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Risks Associated with Posterior Ankle Hindfoot Arthroscopy Complications

Risks Associated with Posterior Ankle Hindfoot Arthroscopy Complications

Aly Fayed, MD, M.SC., UNITED STATES Nacime Salomao Barbachan Mansur, MD, PhD, UNITED STATES Karthikeyan Chinnakkannu, MD, UNITED STATES Natalie Glass, PhD, UNITED STATES Phinit Phisitkul, MD, UNITED STATES Annunziato Amendola, MD, UNITED STATES John E Femino, MD, UNITED STATES

University of Iowa hospitals and clincs, Iowa city, Iowa, UNITED STATES

2023 Congress   ePoster Presentation   2023 Congress   rating (1)


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Summary: Sensory nerve injuries were the most common complications after posterior ankle arthroscopy, and they were primarily related with the accessory posterolateral portal.


The use the posterior ankle and hindfoot arthroscopy (PAHA) is expanding over time. Many new indications have been reported in the literature. The primary objective of this study is to report the rate of PAHA complications in a large cohort of patients and try to correlate findings with demographical and surgical variables.


In this IRB-approved retrospective comparative study, patients who underwent posterior ankle and/or hindfoot arthroscopy in a single institution from December 2009 to July 2016 were studied. A total of 232 subjects were selected, and 251 surgeries accounted. Three fellowship-trained orthopedic foot and ankle surgeon performed all surgeries.. Demographic data, diagnosis, surgical variables , associated procedures, and complications. To investigate a priori factors predictive of neurological complication after PAHA, unadjusted and multivariable regression techniques were utilized. Sparse events sensitivity analysis was tested by fitting models with Firth log-likelihood approach.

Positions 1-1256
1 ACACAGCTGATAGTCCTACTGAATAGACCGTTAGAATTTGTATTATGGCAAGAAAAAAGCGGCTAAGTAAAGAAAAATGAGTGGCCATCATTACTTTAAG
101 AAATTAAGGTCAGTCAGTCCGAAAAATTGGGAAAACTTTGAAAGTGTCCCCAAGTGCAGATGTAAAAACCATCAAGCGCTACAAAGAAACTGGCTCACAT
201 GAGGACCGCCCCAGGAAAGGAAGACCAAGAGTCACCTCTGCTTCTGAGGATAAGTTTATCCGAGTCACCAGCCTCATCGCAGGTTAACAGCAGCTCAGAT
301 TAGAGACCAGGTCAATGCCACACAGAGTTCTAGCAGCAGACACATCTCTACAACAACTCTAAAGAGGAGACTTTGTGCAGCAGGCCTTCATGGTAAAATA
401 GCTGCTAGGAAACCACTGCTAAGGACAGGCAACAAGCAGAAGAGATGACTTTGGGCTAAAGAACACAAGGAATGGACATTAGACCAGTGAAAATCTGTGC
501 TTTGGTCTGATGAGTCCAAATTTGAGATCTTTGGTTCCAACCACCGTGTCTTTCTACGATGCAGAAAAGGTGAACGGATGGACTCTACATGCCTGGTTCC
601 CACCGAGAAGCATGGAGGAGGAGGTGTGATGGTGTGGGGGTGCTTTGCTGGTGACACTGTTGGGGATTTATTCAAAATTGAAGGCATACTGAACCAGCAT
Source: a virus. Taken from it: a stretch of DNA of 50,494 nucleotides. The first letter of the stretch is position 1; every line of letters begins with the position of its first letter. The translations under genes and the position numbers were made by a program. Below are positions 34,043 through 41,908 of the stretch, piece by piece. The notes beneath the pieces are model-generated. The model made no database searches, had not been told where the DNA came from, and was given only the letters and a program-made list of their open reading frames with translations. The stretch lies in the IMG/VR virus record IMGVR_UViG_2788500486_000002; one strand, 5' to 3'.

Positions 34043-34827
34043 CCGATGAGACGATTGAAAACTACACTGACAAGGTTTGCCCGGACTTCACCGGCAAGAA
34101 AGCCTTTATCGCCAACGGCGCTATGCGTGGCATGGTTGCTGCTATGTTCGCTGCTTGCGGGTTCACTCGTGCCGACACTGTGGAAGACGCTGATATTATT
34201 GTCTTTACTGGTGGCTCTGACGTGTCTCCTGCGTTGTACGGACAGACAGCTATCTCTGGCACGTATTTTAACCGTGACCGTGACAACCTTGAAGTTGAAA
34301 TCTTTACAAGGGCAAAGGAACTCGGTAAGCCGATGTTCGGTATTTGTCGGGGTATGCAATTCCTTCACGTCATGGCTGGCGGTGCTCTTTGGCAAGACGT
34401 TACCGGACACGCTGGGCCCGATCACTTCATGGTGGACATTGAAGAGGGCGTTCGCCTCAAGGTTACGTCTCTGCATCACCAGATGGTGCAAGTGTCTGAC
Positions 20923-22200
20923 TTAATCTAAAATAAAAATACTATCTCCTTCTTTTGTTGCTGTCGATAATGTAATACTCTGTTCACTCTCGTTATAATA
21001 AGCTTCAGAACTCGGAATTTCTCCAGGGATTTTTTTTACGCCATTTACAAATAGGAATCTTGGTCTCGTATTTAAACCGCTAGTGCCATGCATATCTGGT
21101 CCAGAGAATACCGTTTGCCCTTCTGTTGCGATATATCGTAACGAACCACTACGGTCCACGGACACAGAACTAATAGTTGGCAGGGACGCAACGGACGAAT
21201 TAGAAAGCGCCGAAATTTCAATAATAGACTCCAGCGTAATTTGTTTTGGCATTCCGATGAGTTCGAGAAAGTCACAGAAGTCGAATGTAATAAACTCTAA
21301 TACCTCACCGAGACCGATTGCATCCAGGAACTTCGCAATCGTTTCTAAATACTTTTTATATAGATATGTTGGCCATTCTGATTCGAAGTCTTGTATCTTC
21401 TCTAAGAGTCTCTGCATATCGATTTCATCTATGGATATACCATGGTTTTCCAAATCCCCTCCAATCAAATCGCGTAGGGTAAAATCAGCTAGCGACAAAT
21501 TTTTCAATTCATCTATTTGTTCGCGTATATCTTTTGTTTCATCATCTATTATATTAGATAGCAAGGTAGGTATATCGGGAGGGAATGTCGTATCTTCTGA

Indications were posterior ankle impingement (37%), flexor hallux longus disorders (14%), subtalar arthritis (8%), and osteochondral lesions (6%). Complications were observed in 6.8% (17/251) procedures. Neural sensory lesions were noted in 10 patients (3.98%), wound complications in four ankles (1.59%). When using unadjusted analysis, subtalar fusion and the use of accessory posterolateral portal were associated with neurological complications (p=0.002). In multivariable regression model controlled for confounders, the use of accessory posterolateral portal was the significant driver for neurological complications (OR=32.19, 95%CI: 3.53-293.50).


The complication rate in this cohort who were treated with posterior ankle and/or hindfoot arthroscopy was 6.8% Most complication was due to neural sensorial injuries (5 sural, 4 MPN,1 MCS) and three required additional operative treatment. The use of an accessory posterolateral portal was significantly associated with neurologic complications. The provided information may assist surgeons in establishing diagnoses, making therapeutic decisions, and instituting surgical strategies for patients that might benefit from a posterior arthroscopic approach.

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